Many people are incredulous about uncompromising American gun attitudes. They tend to think that the right to keep and bear arms has something to do with personal security. Why else, after all, would anyone want a gun, save for hunting, if you are into that sort of thing.
Accordingly, they expect gun ownership support to wane in the wake of shootings, which is precisely what happened in the UK, Canada, and Australia within the past 20 years. Guns are simply too dangerous to be circulating in the population.
Hence the oft heard call for “common sense” restrictions on gun ownership.
Americans stubbornly reject such restrictions, as the Senate did just last week after the terrorist attack in California. It all does not make sense to non-Americans (and admittedly a relatively few Americans huddled in pockets like New York City.)
The disconnect is a fundamental misunderstanding about the Second Amendment. The right to keep and bear arms isn’t about safety. It isn’t about hunting or controlling criminal or terrorist activity. As a practical matter it is a deterrent and a defense to tyranny by the government. But as an idea, where the real power is, it is about sovereignty.
If you read the Constitution in one sitting, it is short and won’t take long, We the People got together and decided what we would allow the government to do and how we would allow them to do it. It lists the powers that We the People grant to each branch of government. It sets forth how We the People choose who is in that government. And then for good measure, it provides another list of what rights We the People do not permit the government to trespass upon.
That is, while non-Americans usually approach the question of rights by looking for permission, what gives a citizen the Right to do something, Americans assume the right exists and ask by what leave does the State limit us.
In America, the people are the sovereign. All governmental power comes from us, not the reverse. The right to keep and Bear arms is the deterrent and defence against any government that would seek to overthrow us. We have experienced such governments in the past and we remain wary of any that might come to our present or future. Maintaining our power advantage, that is what the Second Amendment is for.
Now it is true that we could amend the Constitution and permit Congress to pass weapon restrictions for public safety. We have not and likely will not for two reasons, one practical and minor, And the other paramount. The practical reason: we’ve seen other countries disarm law abiding citizens and have not seen them become safer societies.
Restrictions accompany an increase in violent crime and leave the population more vulnerable, especially to mass crime as they have grown accustomed to waiting for authority.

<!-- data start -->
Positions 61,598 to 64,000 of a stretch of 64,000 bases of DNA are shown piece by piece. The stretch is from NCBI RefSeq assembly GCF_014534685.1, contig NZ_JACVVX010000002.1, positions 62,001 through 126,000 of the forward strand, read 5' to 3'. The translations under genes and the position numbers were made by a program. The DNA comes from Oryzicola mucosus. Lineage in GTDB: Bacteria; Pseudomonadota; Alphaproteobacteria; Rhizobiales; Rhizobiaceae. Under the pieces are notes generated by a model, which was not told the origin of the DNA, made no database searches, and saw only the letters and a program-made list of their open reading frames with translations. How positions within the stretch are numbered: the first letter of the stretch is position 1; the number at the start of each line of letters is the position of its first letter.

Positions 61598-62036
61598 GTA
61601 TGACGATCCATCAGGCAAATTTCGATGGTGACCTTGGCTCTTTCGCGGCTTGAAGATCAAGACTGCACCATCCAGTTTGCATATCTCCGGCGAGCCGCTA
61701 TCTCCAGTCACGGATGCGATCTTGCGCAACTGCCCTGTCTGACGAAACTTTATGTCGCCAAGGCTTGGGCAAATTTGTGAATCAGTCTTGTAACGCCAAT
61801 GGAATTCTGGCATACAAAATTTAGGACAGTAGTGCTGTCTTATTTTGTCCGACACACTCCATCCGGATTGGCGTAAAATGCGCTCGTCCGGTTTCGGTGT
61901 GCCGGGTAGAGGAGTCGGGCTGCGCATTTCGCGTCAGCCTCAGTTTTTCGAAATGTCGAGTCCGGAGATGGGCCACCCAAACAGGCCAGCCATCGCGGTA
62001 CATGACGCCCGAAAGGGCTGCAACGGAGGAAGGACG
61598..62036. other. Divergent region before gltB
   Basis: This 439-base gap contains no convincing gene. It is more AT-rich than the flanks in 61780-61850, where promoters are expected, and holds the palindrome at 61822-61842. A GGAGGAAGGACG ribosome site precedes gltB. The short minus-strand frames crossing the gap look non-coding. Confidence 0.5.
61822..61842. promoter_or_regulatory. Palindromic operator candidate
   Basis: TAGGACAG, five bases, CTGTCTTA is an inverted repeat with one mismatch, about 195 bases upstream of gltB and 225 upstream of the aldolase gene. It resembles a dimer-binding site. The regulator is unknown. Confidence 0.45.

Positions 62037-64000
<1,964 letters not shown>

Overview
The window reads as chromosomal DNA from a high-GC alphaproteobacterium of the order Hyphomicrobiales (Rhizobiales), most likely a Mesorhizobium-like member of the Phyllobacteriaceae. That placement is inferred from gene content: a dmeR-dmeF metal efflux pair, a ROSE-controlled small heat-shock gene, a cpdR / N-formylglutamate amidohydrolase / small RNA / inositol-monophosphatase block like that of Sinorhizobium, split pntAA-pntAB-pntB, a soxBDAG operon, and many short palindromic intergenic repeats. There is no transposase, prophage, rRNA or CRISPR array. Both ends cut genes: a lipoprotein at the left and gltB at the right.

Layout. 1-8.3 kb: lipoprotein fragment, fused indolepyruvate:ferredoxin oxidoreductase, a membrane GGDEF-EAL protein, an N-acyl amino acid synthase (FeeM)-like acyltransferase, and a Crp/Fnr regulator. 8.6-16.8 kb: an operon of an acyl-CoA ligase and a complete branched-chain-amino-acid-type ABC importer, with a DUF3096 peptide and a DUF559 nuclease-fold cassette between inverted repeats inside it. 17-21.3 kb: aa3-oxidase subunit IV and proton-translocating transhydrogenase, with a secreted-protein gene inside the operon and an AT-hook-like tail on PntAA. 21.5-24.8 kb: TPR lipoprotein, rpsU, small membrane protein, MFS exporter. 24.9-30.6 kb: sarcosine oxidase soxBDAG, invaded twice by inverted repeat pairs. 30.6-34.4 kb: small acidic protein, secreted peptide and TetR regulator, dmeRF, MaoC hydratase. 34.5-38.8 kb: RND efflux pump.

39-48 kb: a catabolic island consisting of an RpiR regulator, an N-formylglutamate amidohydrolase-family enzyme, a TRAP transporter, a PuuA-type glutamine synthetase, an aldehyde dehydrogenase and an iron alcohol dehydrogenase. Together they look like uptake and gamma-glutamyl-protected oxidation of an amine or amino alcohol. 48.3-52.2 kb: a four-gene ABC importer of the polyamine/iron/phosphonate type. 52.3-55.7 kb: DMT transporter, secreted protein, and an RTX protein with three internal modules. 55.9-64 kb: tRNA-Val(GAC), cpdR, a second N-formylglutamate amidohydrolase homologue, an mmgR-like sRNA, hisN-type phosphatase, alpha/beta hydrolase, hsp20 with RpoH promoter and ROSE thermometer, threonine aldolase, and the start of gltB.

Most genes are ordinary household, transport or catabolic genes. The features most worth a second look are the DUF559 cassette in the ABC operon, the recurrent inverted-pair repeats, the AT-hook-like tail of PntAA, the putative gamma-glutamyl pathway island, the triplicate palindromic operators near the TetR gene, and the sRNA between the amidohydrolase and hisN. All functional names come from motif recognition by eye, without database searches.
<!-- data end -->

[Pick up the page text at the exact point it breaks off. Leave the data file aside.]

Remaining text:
Australia had a mandatory buy-back programme. They got 33 per cent compliance on the high estimate and loudly declared the programme a success, hoping that no one would notice that sending three quarters of their citizens’ gun stockpiles into secrecy is not exactly what the law was designed to do.
Canada abandoned their voluntary registry programme because it was futile; few complied.
The UK has been most ‘successful’ with its gun restrictions, probably because the courts have essentially criminalised self-defence.
After the restrictions came into effect, violent crime rates soared.
The Norway shooter rampaged for 90 minutes and took 77 lives. The London riots raged for days while people locked doors.
The Woolwich killers stood with bloody hands over the solider they had slain for 20 minutes, unchallenged. In the Paris theatre, the terrorists had the Opportunity to reload, and that more than once.
Mass gun crimes happen in gun-free zones, almost without exception. And although it is difficult to measure guns and crime prevention, by definition you are looking for crimes that did not happen, about once a year some high profile commentator will compile a list of stories that did make the news, as Eugene Volokh did in the Washington Post a few months ago.
The paramount reason we will not accept Second Amendment restrictions, however, is because it reduces our sovereignty to fading words on an old piece of parchment. If the government breaks faith with us and we are not armed, then we are not capable of enforcing the terms of the contract. We are not only vulnerable to this current government, one that has proven quite untrustworthy in protecting our lives or our liberty, but also to the ones that come after it. If we allow restrictions, then our sovereignty is lost.
The ‘common sense’ schemes ask us to trade the unlikely chance of short-term security for the promise of a future with freedom. We will not make that trade. To us, that is common sense.